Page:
A former Deputy Governor of the Central Bank of Nigeria (CBN), Prof. Kingsley Moghalu, has advised the federal government to be mindful of the implication of several loans the country was seeking.
Moghalu, in a statement yesterday, pointed out that borrowing so much without a real source of revenue to repay would likely result in a sovereign debt crisis.
According to the former presidential candidate, while the popular opinion was that the country’s ratio of debt to GDP was moderate at 21 per cent, “the more relevant ratio is that of revenue to debt servicing which in the region of 60 per cent or more.”
This, he said meant that nearly two-thirds of the country’s revenue go to debt servicing, even as he warned that Nigeria was entering, “a dangerously vicious cycle.”
“We need to re-incentivise the economy to be productive. The surest way to do so is wean ourselves of oil dependence through constitutional restructuring that devolves far more powers to regions (not states, many of which are not viable on their own) so they can make use of the economies of scale to create viable regional economies.
“This is why political economy is more important than abstract economics for developing countries,” Moghalu said.
“The federal government borrowing $3.4 billion from the International Monetary Fund and seeking another $3.5 from the World Bank and the African Development Bank without structural economic and constitutional reforms, in an age of declining oil revenues, is to postpone the evil day.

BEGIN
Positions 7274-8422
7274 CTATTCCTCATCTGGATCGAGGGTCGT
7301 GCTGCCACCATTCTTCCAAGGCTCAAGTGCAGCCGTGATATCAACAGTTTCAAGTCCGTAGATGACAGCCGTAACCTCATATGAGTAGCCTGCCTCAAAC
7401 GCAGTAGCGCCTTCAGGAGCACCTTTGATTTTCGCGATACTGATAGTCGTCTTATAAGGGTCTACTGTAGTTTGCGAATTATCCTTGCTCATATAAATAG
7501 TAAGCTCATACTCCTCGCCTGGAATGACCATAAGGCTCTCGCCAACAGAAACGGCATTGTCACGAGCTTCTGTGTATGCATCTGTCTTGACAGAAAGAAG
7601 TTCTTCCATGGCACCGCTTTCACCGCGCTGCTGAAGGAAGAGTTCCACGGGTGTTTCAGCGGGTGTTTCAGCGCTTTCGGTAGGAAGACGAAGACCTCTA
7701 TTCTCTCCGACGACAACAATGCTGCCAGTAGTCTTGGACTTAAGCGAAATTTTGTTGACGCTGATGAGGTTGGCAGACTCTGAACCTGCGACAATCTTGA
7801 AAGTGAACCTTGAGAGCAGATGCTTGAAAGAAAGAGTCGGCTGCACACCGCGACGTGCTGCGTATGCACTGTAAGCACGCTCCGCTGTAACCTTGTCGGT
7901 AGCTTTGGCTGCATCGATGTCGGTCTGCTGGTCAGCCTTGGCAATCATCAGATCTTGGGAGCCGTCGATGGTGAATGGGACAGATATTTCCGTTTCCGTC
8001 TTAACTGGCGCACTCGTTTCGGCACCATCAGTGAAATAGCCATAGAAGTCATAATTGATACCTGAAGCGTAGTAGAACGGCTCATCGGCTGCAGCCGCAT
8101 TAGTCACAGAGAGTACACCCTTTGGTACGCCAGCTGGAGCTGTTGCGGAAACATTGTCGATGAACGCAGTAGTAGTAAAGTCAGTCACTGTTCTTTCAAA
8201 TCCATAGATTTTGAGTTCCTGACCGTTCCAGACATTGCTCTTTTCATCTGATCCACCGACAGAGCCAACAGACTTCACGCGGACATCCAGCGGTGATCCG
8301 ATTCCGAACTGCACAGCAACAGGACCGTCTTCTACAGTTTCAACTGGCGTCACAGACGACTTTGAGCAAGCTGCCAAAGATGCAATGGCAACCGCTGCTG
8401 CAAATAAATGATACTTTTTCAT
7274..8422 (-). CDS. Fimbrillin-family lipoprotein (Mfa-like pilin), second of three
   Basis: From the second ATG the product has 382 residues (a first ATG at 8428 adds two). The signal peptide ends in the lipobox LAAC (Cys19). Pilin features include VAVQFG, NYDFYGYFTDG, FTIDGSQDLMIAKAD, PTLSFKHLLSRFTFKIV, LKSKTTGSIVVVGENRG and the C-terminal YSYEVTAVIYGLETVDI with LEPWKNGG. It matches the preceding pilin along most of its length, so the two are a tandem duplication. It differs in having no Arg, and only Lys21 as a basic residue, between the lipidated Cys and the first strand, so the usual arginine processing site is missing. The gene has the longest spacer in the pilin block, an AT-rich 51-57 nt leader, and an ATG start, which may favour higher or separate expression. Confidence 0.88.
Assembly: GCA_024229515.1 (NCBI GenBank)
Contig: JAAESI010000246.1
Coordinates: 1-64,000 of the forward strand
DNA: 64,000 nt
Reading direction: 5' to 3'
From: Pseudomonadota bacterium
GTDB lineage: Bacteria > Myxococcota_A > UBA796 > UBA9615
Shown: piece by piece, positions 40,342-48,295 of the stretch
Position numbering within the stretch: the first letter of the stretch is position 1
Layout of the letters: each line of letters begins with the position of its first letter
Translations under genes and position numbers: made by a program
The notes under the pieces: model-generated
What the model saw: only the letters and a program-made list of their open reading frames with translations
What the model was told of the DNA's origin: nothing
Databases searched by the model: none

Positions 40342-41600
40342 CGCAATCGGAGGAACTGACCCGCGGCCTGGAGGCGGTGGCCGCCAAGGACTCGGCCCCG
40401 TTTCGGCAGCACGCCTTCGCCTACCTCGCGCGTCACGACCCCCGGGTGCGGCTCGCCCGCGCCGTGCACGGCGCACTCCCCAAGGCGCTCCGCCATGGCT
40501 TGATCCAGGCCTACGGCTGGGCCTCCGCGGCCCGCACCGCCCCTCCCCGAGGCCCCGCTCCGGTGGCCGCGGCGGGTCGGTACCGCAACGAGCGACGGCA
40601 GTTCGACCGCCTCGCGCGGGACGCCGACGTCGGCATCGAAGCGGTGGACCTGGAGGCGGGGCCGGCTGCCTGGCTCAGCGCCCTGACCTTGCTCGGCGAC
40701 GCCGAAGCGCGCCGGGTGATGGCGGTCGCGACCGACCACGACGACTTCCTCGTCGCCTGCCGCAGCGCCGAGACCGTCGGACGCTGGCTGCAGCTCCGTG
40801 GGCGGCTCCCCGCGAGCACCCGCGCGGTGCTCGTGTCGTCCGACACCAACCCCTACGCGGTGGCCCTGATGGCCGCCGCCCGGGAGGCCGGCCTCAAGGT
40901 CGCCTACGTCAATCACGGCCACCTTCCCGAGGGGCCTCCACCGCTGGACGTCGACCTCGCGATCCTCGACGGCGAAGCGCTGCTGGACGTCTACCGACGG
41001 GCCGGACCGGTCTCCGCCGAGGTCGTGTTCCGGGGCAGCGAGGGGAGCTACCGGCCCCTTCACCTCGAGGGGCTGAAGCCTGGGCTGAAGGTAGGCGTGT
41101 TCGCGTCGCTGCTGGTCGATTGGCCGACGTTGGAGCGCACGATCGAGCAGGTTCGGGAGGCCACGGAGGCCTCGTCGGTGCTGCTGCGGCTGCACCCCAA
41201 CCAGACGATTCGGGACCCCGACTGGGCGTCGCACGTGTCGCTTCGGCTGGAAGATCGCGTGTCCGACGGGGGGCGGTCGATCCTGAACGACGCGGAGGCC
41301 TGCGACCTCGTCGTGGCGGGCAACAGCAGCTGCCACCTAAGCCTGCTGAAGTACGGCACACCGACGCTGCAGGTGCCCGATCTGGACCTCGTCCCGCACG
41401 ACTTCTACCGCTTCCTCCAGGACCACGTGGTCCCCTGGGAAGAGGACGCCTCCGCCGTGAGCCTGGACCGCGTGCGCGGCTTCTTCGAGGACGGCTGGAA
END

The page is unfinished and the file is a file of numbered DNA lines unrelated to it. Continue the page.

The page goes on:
“The fundamental problem is: our extreme reliance on oil for revenues, no fiscal savings, and unwillingness to cut the bloated costs of governance and restructure Nigeria constitutionally to make its economy more productive, cannot be solved by borrowing for balance of payments.
“We need more than $7 billion to solve the balance of payments challenge, but that is not the point,” he said.
According to him, with the anticipated loans, the country’s reserves position may improve temporarily and may see the central bank to continue its intervention in the forex market, which he kicked against.
“In the meantime, if and when the oil price returns to $40 or above the Nigerian government must enter into hedging contracts to protect our oil price at a “floor” price regardless of the fluctuations of the market.
“In a hedging contract we would lose the upside on a price surge but secure a floor of revenue below which we cannot fall. Since it is unlikely that oil will return to the $133 price level that would be required to balance our budget and cure the budget deficit, it doesn’t matter anyway.
“Mexico, which has deployed hedging as a risk management tool to protect its fiscal revenues from oil price fluctuations, has made a $6 billion windfall in the current oil price crash. That’s almost as much as the $7 billion the Nigerian government is borrowing from international financial institutions,” he added.